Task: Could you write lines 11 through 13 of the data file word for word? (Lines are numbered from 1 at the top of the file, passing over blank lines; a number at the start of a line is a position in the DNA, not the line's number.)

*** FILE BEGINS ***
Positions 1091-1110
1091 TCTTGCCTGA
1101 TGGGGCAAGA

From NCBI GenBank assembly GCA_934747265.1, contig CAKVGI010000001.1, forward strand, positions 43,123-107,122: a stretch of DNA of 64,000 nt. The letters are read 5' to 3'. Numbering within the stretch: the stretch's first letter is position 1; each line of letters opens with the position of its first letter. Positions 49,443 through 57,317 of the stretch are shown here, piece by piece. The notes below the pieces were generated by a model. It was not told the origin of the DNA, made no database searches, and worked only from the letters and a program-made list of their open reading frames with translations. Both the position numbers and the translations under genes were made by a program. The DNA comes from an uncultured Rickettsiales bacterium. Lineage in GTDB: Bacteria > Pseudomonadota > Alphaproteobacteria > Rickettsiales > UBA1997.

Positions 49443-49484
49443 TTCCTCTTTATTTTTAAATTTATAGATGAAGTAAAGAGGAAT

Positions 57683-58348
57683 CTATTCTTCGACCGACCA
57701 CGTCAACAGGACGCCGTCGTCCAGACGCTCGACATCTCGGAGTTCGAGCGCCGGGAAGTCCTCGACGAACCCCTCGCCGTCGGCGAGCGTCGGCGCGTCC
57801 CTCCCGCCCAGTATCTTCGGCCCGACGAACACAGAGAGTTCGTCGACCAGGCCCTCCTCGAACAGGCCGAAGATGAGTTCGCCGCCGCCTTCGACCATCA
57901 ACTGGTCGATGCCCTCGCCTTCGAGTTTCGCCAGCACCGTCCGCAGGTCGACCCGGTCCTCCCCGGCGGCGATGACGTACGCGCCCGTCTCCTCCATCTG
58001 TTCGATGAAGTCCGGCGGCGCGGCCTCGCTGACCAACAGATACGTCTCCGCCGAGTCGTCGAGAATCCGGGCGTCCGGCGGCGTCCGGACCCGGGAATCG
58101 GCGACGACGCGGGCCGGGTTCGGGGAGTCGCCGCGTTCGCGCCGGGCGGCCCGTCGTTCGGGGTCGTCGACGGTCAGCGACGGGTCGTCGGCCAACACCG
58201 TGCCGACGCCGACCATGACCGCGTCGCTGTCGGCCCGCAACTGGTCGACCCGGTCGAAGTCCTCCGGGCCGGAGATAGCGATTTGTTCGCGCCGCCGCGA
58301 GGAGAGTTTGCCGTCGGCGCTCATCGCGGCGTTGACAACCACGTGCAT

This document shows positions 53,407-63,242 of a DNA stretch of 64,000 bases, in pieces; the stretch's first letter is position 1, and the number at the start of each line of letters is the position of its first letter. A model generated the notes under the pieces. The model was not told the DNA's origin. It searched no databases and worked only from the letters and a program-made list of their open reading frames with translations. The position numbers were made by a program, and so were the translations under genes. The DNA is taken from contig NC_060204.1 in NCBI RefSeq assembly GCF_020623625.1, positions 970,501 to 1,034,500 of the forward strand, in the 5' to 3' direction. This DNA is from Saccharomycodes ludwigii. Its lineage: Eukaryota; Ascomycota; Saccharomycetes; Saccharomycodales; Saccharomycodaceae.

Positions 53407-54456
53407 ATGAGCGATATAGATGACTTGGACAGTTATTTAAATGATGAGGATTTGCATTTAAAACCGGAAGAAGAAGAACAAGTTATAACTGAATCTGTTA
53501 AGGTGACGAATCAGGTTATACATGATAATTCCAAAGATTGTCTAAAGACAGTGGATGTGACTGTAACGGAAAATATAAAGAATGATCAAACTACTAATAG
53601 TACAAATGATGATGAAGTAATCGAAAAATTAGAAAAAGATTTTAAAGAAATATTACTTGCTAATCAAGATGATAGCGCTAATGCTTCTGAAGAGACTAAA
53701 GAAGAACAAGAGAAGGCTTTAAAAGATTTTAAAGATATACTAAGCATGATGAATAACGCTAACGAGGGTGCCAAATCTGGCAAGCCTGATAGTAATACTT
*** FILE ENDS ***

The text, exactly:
57901 ACTGGTCGATGCCCTCGCCTTCGAGTTTCGCCAGCACCGTCCGCAGGTCGACCCGGTCCTCCCCGGCGGCGATGACGTACGCGCCCGTCTCCTCCATCTG
58001 TTCGATGAAGTCCGGCGGCGCGGCCTCGCTGACCAACAGATACGTCTCCGCCGAGTCGTCGAGAATCCGGGCGTCCGGCGGCGTCCGGACCCGGGAATCG
58101 GCGACGACGCGGGCCGGGTTCGGGGAGTCGCCGCGTTCGCGCCGGGCGGCCCGTCGTTCGGGGTCGTCGACGGTCAGCGACGGGTCGTCGGCCAACACCG